So, the properties of the derivative of the delta function can be shown relatively quickly though the following ansatz: Consider a function $\delta(x)$ such that $\delta(x) = \frac{1}{a^{2}}(x+a)$ if $-a<x<0$ and $\delta(x) = \frac{1}{a^{2}}(a-x)$ if $0<x<a$, and $\delta(x) = 0$ elsewhere. It is easy to see that $\delta(x)$ has area 1 ...

4

It is simply a matter of notation. The $p_1$ (and hence $E_1$ and $E_2$) in $$\int d\Pi_2=\int d\Omega\frac{p_1^2}{16\pi^2E_1E_2}(\frac{p_1}{E_1}+\frac{p_1}{E_2})^{-1}$$ is no longer an integration variable; it has the fixed value that satisfies the delta function $\delta(E_{cm}-E_1-E_2)$ in the previous integral. The factor ...

4

Define the LHS of the equation above: $$I=\int d^d q\frac{1}{(q^2+m_1^2)((q+p_1)^2+m_2^2)((q+p_1+p_2)^2+m_3^2)}$$ The first step is to squeeze the denominators using Feynman's trick: $$I=\int_0^1 dx\,dy\,dz\,\delta(1-x-y-z)\int d^d q\frac{2}{[y(q^2+m_1^2)+z((q+p_1)^2+m_2^2)+x((q+p_1+p_2)^2+m_3^2)]^3}$$ The square in $q^2$ may be completed in the ...

4

That looks correct to me. Consider the basic property of the delta functions $$\int dx f(x) \delta(x-a) = f(a).$$ Nothing forbids $f(x)$ to be a composite function, for example $f(x) \equiv g(x)\delta(x-b)$, so $f(a) = g(a) \delta(a-b)$. Hence we get, $$\int dx f(x) \delta(x-a) \equiv \int dx \, g(x)\delta(x-b) \delta(x-a) = g(a)\delta(a-b).$$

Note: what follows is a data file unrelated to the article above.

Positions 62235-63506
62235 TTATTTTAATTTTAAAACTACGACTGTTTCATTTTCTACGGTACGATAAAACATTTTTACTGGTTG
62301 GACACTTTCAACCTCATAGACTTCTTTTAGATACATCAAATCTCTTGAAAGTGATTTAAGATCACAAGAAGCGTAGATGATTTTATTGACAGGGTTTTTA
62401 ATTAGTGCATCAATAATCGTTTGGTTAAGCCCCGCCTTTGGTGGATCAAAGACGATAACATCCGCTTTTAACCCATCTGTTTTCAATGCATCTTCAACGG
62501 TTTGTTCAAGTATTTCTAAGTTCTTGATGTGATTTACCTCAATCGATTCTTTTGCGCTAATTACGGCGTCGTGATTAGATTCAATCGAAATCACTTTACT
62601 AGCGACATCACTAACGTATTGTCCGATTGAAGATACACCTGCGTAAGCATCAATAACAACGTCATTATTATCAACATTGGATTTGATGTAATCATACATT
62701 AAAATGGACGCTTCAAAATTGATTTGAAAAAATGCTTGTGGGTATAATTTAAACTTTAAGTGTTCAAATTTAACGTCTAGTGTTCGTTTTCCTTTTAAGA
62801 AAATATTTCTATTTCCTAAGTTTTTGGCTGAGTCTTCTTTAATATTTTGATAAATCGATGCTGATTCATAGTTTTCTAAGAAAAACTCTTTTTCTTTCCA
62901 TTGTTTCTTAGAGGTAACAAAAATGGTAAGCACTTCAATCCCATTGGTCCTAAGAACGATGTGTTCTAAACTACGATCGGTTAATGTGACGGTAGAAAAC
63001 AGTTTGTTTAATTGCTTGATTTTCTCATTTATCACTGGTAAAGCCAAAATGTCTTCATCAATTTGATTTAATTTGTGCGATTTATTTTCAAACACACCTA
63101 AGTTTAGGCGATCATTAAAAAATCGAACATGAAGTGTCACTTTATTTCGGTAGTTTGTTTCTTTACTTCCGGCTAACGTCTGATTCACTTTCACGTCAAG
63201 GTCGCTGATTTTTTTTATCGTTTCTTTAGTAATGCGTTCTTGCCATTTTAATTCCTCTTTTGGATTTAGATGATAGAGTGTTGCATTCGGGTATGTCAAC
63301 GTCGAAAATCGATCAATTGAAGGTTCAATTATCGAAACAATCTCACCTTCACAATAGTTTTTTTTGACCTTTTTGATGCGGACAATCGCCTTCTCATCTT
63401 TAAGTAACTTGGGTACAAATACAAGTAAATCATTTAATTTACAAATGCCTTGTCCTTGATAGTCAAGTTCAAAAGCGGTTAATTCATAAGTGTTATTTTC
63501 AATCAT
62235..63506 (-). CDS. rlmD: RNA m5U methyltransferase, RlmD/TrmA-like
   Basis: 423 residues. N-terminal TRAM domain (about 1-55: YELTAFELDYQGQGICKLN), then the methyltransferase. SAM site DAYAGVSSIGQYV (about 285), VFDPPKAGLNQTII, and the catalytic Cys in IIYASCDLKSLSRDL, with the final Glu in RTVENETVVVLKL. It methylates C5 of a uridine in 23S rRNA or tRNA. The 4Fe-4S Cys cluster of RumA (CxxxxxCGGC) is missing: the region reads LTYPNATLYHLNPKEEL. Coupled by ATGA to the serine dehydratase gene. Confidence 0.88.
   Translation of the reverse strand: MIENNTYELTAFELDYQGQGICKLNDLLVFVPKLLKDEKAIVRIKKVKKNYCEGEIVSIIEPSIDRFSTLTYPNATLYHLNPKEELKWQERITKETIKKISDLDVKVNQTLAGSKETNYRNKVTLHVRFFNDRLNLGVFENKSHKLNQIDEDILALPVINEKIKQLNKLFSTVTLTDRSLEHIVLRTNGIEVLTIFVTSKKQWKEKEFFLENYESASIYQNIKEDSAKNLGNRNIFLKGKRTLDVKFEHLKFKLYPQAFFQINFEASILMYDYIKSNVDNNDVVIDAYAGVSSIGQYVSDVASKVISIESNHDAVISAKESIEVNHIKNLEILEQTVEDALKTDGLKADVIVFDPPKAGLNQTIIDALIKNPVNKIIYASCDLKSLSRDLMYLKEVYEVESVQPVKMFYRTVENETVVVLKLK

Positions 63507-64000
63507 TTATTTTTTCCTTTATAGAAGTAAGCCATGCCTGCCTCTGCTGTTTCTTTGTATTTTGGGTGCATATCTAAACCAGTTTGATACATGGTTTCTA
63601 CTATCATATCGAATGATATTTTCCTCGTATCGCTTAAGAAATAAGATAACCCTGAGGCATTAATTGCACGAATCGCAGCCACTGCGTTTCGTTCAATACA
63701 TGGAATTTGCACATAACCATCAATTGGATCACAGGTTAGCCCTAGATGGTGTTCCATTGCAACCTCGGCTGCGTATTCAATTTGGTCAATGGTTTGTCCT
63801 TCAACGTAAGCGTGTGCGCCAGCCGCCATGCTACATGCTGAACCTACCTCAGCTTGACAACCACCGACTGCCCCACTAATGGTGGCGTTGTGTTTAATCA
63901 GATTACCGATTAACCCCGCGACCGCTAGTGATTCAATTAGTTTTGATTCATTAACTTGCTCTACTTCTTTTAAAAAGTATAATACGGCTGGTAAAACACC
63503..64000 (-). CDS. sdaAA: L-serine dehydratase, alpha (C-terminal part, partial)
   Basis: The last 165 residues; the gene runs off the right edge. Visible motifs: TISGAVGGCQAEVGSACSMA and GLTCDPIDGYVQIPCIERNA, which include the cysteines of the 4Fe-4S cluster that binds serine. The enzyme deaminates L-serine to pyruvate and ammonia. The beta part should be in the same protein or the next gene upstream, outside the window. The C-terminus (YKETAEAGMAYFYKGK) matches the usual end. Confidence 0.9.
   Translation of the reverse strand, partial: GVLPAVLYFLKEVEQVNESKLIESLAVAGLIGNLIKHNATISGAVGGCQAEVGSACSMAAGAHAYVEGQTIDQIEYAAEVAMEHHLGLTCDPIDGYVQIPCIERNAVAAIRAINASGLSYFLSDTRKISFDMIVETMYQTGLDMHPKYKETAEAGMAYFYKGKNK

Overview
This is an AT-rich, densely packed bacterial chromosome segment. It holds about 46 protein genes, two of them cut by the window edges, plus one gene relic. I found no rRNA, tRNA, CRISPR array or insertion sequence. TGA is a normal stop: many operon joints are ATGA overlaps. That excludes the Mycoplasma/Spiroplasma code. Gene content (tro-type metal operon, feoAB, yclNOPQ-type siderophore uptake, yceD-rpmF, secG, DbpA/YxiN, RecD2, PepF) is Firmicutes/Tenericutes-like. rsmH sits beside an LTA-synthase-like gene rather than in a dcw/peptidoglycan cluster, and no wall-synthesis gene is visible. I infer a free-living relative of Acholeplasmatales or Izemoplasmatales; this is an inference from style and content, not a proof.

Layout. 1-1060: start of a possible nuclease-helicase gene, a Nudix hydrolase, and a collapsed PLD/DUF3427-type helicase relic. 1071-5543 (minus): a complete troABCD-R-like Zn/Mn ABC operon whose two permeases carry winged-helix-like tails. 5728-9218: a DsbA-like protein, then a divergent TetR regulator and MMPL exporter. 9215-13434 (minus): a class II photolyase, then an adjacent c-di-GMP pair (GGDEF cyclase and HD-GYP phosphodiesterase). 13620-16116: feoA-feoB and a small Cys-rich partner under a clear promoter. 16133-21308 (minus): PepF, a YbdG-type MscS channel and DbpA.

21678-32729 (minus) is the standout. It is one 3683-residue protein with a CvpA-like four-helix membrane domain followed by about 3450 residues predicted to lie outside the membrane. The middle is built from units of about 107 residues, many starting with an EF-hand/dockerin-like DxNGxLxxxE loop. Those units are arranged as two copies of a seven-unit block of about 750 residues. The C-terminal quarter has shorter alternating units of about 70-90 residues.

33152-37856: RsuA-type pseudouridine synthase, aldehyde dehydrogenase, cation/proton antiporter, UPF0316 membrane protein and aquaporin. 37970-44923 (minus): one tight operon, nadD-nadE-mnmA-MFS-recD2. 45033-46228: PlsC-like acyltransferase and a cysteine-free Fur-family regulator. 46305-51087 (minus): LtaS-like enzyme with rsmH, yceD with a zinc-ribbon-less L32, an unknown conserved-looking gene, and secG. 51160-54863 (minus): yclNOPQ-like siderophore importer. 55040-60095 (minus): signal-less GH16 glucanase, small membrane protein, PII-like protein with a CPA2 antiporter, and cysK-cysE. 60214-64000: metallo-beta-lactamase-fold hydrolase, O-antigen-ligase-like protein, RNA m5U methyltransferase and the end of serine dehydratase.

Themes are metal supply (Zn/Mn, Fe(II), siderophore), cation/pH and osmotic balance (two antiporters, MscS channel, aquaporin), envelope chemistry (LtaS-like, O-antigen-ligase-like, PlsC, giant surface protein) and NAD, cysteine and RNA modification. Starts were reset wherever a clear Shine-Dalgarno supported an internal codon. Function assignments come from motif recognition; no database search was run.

4

So you were on the right track with integrating over r and over t. Here's how you could do it: The acceleration at any radius, r (if we assume Earth is a point mass) is: $$a=-{GM\over r^2}$$ The minus sign is because the acceleration is anti-radial. Then you can do the following: $$\lim_{\Delta t\rightarrow 0}~-{GM\over r^2}\Delta t~=~\Delta v$$ $$thus$$ ...

4

Why don't you use energy conservation? Since this is a 1-dimensional task in potential field, it will be enough $$E/m = 0 - \frac{GM}{r(0)} = \frac{v(t)^2}{2} - \frac{GM}{r(t)}$$ For your assumption that the motion is strictly radial and downwards you have $v(t) = dr(t)/dt < 0$ so you can solve for $dr(t)/dt$ and get an ordinary first order ...

4

In your problem, you need integrals of kind : $I_{2n} = \int x^{2n} e^{- \large \frac{x^2}{a}} ~ dx$ Note first that $I_0 = (\pi)^\frac{1}{2} (\frac{1}{a})^ {-\frac{1}{2}}$ Now, it is easy to see that there is a reccurence relation between the integrals : $$I_{2n+2} = - \frac{\partial I_{2n}}{\partial (\frac{1}{a}) }$$ For instance, I_2 = - ...